Amazon has received government of India’s approval to invest $500 million in the food retail segment, reports VCCircle. An Amazon spokesperson confirmed this to MediaNama. Earlier, in April this year, the Department of Industrial Policy and Promotion (DIPP) had approved Amazon’s plan to open a wholly-owned subsidiary to stock and sell local grocery produce online, following which the proposal was pending before the now abolished Foreign Investment Promotion Board.

The e-commerce major had filed an application in February to make an investment of $500 million in the online food retailing space. In India, Amazon currently has two services which deliver groceries, Amazon Pantry and Amazon KiranaNow:

  • Amazon Pantry is a service which delivers household items and grocery and is present in 34 cities in the country. It guarantees next day delivery and charges Rs 20 per box as delivery charges.
  • On the other hand, the grocery delivery service KiranaNow (Amazon Now), which was launched in Bengaluru last year, is currently available in Delhi-NCR, Mumbai, Bangalore and Hyderabad. Through KiranaNow, the company delivers perishable items ordered within two to four hours.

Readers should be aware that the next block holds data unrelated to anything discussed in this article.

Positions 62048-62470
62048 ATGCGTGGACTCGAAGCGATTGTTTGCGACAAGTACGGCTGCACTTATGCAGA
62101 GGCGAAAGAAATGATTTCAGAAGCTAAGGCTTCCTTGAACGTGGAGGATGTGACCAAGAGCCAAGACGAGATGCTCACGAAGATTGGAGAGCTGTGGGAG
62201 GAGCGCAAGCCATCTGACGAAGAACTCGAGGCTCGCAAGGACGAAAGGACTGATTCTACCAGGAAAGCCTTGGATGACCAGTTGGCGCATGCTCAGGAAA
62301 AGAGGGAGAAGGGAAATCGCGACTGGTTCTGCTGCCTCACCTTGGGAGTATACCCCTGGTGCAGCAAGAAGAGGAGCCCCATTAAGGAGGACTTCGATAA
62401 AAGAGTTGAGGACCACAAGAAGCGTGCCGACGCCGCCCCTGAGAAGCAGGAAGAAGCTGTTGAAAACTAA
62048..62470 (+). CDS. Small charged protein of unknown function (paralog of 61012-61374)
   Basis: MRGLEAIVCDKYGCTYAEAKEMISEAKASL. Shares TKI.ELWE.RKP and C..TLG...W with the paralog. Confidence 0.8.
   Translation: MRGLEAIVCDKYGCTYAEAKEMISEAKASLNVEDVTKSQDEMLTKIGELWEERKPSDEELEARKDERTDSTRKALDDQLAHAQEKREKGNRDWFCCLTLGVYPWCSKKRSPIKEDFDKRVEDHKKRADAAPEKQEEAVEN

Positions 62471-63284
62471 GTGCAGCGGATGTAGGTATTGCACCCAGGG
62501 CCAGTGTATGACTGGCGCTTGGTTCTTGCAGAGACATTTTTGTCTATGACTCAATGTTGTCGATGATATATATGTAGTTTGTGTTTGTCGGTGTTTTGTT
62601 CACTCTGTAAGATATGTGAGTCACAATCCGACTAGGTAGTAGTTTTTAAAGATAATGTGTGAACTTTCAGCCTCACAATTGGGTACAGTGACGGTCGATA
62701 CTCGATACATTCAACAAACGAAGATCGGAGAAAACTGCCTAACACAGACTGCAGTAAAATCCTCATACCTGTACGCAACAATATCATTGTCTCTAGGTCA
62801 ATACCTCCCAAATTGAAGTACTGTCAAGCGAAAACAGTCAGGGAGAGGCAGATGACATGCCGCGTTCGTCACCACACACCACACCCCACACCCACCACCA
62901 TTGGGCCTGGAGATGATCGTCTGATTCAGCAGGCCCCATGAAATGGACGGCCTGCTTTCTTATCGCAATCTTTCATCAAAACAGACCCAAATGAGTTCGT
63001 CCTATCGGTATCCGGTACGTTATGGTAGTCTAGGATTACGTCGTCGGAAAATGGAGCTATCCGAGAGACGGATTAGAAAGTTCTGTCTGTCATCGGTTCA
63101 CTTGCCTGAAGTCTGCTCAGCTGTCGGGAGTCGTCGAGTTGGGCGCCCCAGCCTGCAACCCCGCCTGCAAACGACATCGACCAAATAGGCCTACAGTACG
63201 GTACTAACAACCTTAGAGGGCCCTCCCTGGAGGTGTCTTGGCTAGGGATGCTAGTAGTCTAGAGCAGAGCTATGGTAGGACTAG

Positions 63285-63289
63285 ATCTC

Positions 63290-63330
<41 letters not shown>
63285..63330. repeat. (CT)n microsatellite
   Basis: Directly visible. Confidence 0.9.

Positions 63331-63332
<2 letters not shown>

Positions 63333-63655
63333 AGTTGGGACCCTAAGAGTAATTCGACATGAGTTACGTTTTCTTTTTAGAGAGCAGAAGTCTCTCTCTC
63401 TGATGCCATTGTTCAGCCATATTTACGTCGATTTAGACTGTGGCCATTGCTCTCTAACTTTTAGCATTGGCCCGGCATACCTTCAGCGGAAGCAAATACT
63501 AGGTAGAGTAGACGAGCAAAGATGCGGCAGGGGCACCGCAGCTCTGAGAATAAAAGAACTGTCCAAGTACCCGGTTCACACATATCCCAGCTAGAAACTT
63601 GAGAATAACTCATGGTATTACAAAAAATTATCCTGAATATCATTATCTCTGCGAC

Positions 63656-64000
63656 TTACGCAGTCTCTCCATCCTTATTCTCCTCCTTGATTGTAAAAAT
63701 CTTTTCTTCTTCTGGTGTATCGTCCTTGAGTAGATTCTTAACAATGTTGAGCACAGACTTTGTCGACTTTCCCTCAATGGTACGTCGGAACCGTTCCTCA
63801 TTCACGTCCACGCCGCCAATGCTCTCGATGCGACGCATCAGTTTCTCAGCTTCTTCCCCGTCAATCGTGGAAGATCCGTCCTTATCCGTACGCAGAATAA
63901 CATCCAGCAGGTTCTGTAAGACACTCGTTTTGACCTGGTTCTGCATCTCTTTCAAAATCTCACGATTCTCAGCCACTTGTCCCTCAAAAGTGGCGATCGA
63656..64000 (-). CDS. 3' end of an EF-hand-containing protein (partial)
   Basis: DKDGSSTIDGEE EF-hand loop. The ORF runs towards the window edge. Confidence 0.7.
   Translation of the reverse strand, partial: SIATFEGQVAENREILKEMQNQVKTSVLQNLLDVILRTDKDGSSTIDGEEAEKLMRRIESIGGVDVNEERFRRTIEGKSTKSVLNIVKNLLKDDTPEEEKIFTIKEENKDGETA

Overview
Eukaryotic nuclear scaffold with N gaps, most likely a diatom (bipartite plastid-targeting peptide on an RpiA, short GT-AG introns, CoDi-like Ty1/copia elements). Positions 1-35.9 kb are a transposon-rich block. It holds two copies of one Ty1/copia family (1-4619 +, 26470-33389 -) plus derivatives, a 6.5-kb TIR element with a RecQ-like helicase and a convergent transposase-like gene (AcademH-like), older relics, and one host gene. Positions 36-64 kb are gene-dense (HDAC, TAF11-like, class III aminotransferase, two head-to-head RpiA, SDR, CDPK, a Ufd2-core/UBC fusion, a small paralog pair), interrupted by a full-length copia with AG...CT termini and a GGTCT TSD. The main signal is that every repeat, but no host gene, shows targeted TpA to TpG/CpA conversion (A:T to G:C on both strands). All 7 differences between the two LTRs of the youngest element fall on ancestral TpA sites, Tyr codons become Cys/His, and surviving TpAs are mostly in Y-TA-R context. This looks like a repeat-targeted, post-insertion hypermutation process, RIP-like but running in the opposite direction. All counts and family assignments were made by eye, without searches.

Foreign Direct Investment (FDI) in multi-brand retail is not allowed in India, and Amazon currently operates as a marketplace. It’s worth noting that in its filing with the DIPP on FDI in B2C commerce (which eventually wasn’t allowed), Amazon had said that B2C e-commerce “could” be restricted to non-perishable products. Groceries are perishable products. However, in an interview with ET, Amazon India MD Amit Agarwal had said that “I genuinely believe it (inventory-based e-commerce) is good as it would allow Amazon to source products from manufacturers that sellers are unable to because they have constrained working capital.”

Amazon’s continued focus on India

During the company’s Q1 2017 earnings call, CEO Jeff Bezos continued to be bullish on India and had also said that the India unit is the fastest growing marketplace and the company “will keep investing in technology and infrastructure while working hard to invent on behalf of our customers and small and medium businesses.”

In India, Amazon has been increasingly focusing on logistics off late:

  • Last month, Amazon India’s logistics arm Amazon Transportation Services (ATS) had received Rs 207 crore worth of funding, which was the second tranche of funds infused into ATS in less than a year, after the Rs 67 crore it had received in September 2016.
  • While in May this year, Amazon said it is doubling its storage capacity in the country by setting up seven new fulfilment centres by the end of the current quarter (Q2 2017), with a focus of larger appliances and furniture.
  • And last year, the company had opened six fulfilment centres in Chennai, Mumbai, Delhi and Jaipur to expand its services. At the time it had mentioned that 80% of sellers in India used its fulfilment services. In all, the company has increased its fulfilment capacity for sellers by 26% this year.